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Minister calls AIDS epidemic in Ukraine the worst in Europe and Central Asia

Of particular concern is the active spread of the epidemic through central regions relatively untouched before

During a meeting on combating HIV and AIDS, held on 14 February, the Ministry of Health Vasyl Knyazevych called the AIDS epidemic in Ukraine the most serious in countries of Europe and Central Asia. “According to estimates, at the end of 2007 approximately 440 thousand people (or 1.64 of the adult population) were living with HIV.”  The Minister said that the fact that official data is considerably lower – more than 122 thousand people infected with HIV since the epidemic suggests that only a quarter of those infected are aware of this, and demonstrates a lack of awareness of the threat the infection poses.

Vasyl Petrenko, Head of the Committee on Combating HIV / AIDS, reported that as of 1 January 2008, the official records showed over 122 thousand cases of HIV infection, with almost 22.5 thousand having developed into AIDS and 12.5 thousand AIDS-related deaths.

“In 2007 more than 17.5 thousand new cases of HIV infection were registered, this making 38.0 per 100 thousand head of population. Despite a range of measures aimed at stemming the epidemic, the rate of growth remains high. The number of new cases of HIV in 2006 had risen by 17% against 2005, and the level of growth in 2007 was 10% in comparison with the previous year.”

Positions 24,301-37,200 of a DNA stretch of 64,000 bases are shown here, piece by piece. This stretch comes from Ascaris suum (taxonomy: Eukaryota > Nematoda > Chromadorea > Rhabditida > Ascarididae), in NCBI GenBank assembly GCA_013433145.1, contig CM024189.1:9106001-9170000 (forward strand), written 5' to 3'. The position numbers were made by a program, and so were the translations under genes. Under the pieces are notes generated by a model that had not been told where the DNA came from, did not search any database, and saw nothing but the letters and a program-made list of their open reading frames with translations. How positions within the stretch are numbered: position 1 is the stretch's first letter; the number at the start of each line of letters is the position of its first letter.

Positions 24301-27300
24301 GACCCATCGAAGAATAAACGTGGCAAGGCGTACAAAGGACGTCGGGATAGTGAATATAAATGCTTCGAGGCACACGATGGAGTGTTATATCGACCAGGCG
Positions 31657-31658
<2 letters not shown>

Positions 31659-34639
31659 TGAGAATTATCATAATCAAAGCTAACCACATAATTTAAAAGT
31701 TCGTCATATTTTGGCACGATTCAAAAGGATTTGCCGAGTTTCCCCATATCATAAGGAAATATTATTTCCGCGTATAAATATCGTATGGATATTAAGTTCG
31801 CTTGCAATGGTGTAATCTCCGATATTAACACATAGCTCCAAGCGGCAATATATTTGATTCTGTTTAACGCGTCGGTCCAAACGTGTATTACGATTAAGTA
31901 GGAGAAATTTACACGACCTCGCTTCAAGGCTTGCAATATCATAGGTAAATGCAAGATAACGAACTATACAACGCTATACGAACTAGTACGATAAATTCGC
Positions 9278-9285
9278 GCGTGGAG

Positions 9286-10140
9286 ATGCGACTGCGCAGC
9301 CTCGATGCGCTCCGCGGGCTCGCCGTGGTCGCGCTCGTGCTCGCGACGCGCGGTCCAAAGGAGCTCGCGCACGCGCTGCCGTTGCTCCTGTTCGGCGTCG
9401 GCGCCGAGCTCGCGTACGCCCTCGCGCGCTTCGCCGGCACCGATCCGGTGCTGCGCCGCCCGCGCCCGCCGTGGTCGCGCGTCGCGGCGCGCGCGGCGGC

All regions are touched by the HIV epidemic. The highest rates of prevalence remain in the southern and eastern regions of the country.  In the Odessa and Dnipropetrovsk regions, the figures comes to 414.2, in the Donetsk region – 395.6, Mykolaiv region – 378.9, Sevastopol – 309.4, in the Crimea – 239.1 and in Kyiv – 194.4.

Particular concern was expressed over the active spread of the epidemic through central regions which had been relatively untouched before (the Vinnytsa, Khmelnytsky, Cherkasy, Chernihiv and Poltava regions).

Reasons given for the deterioration in the situation and the increased numbers of people with AIDS included a general lowering in the living standard; an inadequate system for raising public awareness; insufficient financing for prophylactic measures and treatment; and the inability of the present infrastructure for medical and social care to cope with the spread of the disease.

From material provided by the Ministry of Health’s Press Service

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